Although these bans have the best of intentions, I wonder if legislators thought it through. Why ban plastic and not paper? While LA County is planning on charging $0.10 per paper bag, Brownsville doesn't address paper at all. Without paper bag disincentives, everyone who forgot to bring their bags from home are going to use paper. So, paper or plastic?
|Plastic may not be the type of bag worth banning.|
I HIGHLY RECOMMEND reading this blurb from the Washington Post. It is an engaging summary of the production, energy use, and recyclability of each option. If you don't have time, here's the deal:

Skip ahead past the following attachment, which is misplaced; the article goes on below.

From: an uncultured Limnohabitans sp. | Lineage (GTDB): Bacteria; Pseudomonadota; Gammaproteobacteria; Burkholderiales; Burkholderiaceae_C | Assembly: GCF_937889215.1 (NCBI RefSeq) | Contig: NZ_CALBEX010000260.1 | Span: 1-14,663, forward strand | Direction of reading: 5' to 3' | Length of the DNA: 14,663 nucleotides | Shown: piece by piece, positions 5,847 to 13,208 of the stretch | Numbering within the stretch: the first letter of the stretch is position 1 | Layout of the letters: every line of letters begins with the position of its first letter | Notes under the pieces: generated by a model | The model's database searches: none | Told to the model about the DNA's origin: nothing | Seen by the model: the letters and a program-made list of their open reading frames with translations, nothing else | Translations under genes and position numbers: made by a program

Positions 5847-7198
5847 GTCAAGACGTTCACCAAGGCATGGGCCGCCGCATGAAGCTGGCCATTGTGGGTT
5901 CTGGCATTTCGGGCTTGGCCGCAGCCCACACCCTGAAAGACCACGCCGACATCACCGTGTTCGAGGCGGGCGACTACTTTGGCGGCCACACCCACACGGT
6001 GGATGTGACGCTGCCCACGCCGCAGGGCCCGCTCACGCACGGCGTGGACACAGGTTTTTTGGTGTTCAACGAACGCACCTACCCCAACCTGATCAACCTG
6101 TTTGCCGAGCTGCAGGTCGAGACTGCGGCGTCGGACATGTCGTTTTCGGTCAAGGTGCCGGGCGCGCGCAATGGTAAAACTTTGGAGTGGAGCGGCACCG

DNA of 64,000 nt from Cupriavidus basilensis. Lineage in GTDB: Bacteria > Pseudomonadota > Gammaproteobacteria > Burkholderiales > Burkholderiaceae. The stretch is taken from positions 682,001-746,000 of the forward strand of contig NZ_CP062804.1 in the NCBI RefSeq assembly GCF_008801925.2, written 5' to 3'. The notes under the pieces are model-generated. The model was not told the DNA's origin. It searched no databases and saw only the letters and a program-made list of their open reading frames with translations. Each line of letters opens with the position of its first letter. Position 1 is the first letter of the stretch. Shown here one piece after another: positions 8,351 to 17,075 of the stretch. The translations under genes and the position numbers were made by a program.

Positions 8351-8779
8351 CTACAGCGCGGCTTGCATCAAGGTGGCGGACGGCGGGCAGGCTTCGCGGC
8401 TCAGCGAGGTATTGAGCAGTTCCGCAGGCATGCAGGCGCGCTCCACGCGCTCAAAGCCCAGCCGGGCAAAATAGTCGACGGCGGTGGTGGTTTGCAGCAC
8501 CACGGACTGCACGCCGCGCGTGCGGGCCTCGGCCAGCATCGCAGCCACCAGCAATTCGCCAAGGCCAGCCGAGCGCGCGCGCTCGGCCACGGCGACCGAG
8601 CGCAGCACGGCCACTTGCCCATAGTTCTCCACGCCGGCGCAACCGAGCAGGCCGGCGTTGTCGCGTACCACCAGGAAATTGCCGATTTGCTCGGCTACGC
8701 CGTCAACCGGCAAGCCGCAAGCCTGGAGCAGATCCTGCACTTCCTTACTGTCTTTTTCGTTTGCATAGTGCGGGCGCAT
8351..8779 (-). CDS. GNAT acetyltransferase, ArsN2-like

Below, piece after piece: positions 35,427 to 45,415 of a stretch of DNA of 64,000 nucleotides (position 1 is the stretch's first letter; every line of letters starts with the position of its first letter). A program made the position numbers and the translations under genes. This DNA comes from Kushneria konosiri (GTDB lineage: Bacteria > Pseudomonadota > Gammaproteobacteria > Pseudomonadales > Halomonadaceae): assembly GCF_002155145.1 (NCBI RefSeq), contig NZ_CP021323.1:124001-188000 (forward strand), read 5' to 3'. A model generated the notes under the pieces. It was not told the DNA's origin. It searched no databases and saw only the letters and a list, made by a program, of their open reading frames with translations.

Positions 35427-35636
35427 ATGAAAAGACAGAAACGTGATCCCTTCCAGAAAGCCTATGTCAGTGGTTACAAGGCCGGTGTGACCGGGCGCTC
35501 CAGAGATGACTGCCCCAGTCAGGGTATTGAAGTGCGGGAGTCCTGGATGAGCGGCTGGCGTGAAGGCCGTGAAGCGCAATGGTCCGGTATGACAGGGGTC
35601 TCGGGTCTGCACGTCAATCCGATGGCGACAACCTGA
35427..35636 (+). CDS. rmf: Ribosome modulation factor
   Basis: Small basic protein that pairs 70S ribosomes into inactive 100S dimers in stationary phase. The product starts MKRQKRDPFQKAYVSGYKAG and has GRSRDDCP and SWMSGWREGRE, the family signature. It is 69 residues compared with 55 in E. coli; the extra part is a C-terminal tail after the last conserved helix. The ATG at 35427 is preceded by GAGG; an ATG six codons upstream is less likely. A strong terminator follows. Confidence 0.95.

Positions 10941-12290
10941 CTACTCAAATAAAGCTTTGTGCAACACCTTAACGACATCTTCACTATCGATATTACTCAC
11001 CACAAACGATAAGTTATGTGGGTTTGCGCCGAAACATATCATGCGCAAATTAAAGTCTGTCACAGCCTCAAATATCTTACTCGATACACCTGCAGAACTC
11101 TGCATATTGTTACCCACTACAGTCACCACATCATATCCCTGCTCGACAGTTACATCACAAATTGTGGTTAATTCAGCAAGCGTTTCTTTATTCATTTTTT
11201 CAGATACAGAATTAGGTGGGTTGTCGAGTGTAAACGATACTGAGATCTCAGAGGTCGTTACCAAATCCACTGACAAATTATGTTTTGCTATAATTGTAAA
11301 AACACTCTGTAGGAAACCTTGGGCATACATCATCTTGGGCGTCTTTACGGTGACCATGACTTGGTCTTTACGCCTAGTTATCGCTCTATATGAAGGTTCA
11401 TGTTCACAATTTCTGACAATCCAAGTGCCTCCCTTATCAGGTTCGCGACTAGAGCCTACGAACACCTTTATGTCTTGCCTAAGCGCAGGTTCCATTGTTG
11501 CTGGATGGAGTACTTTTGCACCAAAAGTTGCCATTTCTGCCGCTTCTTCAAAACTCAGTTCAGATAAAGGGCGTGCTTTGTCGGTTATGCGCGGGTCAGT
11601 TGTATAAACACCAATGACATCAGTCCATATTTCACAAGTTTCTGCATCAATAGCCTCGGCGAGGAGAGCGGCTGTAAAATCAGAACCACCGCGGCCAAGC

Energy: A plastic bag requires 76% less energy to produce one bag, and 99% less energy to be recycled. However, paper bags are recycled 10 times more often because it is a cheaper process.
Pollutants: Production of paper bags generates 70% more air pollution and 50 times more water pollution than plastic.
Biodegradability: Paper will biodegrade under certain landfill conditions. Some plastics will never degrade.
And the winner is... PLASTIC!
If they will cause an increase in paper bag use, are the bans worth it?
Things you can do with leftover bags:
- Use them as trash bags, and line your garbage cans.
- Reuse them at the store. Who said you needed one of those fancy schmancy plastic bags? Those might even contain lead.
- Moving? Traveling? Use them to pack shoes and things that might spill.
- Need a lunch bag? You could even use them to carry your gym clothes. I feed paper bags to my worms. The opportunities are endless.
Note: Technology is always improving. If anyone has more recent numbers, please send them to me.